By Daniel Brownstein
On my father’s bulletin board, hangs a note written to him from his father. My dad, often brimming with sentiment, had penned his dad a letter on Father’s Day 1986, thanking him for being such a wonderful role model and for raising him the way he did. That sparked a return note about how proud of him my grandfather was.
My grandfather grew up the poorest kid in town after his father — an immigrant from Romania — died of tuberculosis when he was just five. He scratched his way into the middle class after joining the Army Air Corps as an airplane mechanic. His boss was so impressed with his work ethic that he took him along to NASA.
He and my grandmother put both of their boys through college and set up a scholarship to help pay for their six grandchildren to get the education they had valued so much, but couldn’t afford to obtain when they graduated from high school.
My dad has a knack for figuring out how things work, whether it was an airplane part in his first career as an aeronautical engineer, or a computer (his second career) or the human body (his third career).
Twenty-five years after that note was written, my father spends a considerable amount of time caring for his father, who at age 91 is as sharp mentally as he ever has been, but has faltering vision. He does it to honor the man who put him on a trajectory to have such a great life, and to spend as much of his remaining years with the man he so admires.
I could fill this column with funny stories about my dad: him sliding down a ravine to “save” my friends and me during a camping trip; breaking his ankle while showboating on the basketball court; cursing up a storm while trying to fix something (anything) around the house.
I could also fill this column with times when he patiently helped me with something, when the two of us had a blast, seemingly-mundane occasions that are memorable like meeting for lunch once a week throughout college and my early working life or the times I’d like to forget, the instances when I let him down or said something out of teenage rebellion that I now regret.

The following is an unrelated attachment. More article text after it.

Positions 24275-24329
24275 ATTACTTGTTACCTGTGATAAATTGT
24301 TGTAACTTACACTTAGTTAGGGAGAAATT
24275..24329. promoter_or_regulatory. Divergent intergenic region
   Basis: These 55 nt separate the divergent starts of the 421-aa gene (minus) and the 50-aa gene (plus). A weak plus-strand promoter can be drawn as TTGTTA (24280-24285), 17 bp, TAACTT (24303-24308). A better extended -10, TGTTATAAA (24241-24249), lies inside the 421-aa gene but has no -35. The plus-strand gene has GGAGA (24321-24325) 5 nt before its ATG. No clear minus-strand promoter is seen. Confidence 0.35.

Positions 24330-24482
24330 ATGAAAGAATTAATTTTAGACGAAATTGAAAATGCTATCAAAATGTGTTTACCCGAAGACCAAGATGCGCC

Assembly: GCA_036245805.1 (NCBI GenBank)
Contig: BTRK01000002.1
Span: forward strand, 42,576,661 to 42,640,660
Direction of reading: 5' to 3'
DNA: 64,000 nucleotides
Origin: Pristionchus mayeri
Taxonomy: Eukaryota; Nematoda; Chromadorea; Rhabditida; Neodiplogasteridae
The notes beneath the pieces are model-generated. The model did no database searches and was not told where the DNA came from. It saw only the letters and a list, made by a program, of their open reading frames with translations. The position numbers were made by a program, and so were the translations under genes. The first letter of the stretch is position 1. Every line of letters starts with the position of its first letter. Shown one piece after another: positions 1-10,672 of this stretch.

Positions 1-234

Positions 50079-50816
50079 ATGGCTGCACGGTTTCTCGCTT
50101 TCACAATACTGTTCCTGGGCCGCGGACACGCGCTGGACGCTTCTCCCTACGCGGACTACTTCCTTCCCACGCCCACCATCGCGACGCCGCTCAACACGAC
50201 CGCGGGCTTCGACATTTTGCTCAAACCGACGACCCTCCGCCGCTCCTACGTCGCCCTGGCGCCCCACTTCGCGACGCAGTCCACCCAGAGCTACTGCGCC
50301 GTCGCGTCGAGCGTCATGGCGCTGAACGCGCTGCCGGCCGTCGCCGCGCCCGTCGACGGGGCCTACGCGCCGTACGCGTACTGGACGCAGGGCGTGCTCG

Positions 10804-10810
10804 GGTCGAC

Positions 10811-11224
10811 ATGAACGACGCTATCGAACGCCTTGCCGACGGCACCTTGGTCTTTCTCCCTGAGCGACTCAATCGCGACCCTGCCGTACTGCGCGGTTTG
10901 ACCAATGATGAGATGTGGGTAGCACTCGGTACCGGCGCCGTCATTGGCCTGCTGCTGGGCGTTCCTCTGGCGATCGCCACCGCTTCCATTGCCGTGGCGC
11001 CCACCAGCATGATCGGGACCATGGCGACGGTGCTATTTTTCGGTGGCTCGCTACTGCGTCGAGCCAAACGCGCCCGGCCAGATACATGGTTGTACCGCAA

While all of those things are aspects of being a father, they aren’t the essence of being a father. These days, I hope I have the best of my father and his father inside me.
In January, my wife gave birth to our first child, a son, something I have felt woefully unprepared for. There are no books for how to be a good father, although I am sure you could find more than a few in a bookstore. And the hospital doesn’t send you home with an instruction manual. If they did, most fathers wouldn’t read it anyway.
For the past six months, I have fumbled my way into competency in a variety of skills any dad of an infant should possess: changing his diapers, holding him, feeding him, calming him, coping with a sleep-deprived wife when you too are so tired that you’re not sure you can take another day of this.
I realize these sort of skills will only get me so far, like until the point he can ask a question, encounters a schoolyard bully, suffers loss, discovers lust and love, rebels against everything I’ve taught him, tries to figure out what to do with his life and becomes a dad himself. These things require other, more advanced skills like being a role model and dispensing fatherly wisdom.
It is this less tangible aspect of fatherhood I still haven’t mastered. I struggle to make a good enough impression on a little person that I only see first thing in the morning and when he goes to sleep because I spend all day working and all night studying to become someone or something better than I currently am.
No one teaches you the obligations of fatherhood, and that is perhaps why many people run from it, with disastrous consequences. It is hard, but not thankless. In fact, it is just the opposite. I am thanked every time my son smiles at me when I lift him from the crib or when I crack him up with a silly face or when he enthusiastically watches me do something that would be terribly uninteresting to anyone else.
Like my father, his father and my grandfather’s father — the man who came to a new country for the prospects of something better — my child will be my greatest legacy. For him, I seek to be the best man I can be, so that he may someday be greater.
That is the essence of being a good father.